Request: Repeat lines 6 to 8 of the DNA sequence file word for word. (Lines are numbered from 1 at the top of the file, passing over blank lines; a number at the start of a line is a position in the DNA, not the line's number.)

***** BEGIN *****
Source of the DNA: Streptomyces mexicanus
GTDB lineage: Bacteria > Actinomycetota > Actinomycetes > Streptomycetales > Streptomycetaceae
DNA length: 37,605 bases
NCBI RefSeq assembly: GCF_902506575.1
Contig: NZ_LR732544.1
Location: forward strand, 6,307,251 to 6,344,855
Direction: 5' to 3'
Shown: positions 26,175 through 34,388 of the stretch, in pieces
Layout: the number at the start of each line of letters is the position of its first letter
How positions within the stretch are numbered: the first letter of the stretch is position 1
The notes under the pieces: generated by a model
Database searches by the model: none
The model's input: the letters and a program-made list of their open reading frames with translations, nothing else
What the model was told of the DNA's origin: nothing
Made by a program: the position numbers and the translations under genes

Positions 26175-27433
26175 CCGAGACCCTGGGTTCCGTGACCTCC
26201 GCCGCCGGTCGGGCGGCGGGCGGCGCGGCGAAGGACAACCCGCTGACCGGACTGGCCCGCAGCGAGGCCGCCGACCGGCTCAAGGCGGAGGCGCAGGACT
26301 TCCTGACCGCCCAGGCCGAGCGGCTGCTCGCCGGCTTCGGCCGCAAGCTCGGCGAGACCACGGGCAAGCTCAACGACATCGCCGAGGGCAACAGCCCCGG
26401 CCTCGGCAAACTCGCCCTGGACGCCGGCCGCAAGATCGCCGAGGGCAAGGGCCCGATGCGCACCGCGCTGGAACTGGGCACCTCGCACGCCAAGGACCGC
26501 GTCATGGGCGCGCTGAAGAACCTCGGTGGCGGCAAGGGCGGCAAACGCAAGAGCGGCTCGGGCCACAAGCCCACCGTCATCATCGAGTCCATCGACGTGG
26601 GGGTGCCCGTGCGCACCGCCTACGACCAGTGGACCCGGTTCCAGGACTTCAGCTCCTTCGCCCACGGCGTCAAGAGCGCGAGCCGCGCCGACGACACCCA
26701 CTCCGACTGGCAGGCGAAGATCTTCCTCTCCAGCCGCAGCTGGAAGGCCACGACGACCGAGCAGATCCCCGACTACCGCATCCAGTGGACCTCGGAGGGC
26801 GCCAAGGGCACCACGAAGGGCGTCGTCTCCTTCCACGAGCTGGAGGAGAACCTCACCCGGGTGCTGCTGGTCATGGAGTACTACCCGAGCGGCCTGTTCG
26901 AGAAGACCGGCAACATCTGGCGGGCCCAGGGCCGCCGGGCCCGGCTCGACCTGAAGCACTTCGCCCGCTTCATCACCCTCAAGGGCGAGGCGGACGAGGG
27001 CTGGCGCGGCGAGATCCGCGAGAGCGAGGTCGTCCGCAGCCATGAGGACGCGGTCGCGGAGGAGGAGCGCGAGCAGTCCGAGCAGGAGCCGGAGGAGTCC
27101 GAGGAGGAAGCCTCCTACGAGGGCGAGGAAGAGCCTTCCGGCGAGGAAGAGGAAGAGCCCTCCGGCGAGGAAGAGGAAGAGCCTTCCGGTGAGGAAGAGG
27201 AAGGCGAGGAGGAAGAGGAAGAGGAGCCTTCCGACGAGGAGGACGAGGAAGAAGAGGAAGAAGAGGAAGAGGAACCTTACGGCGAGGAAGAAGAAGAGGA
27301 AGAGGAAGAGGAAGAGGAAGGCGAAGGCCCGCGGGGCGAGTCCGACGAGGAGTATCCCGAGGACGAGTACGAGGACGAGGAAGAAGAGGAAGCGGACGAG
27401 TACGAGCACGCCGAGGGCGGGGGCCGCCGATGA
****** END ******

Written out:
Location: forward strand, 6,307,251 to 6,344,855
Direction: 5' to 3'
Shown: positions 26,175 through 34,388 of the stretch, in pieces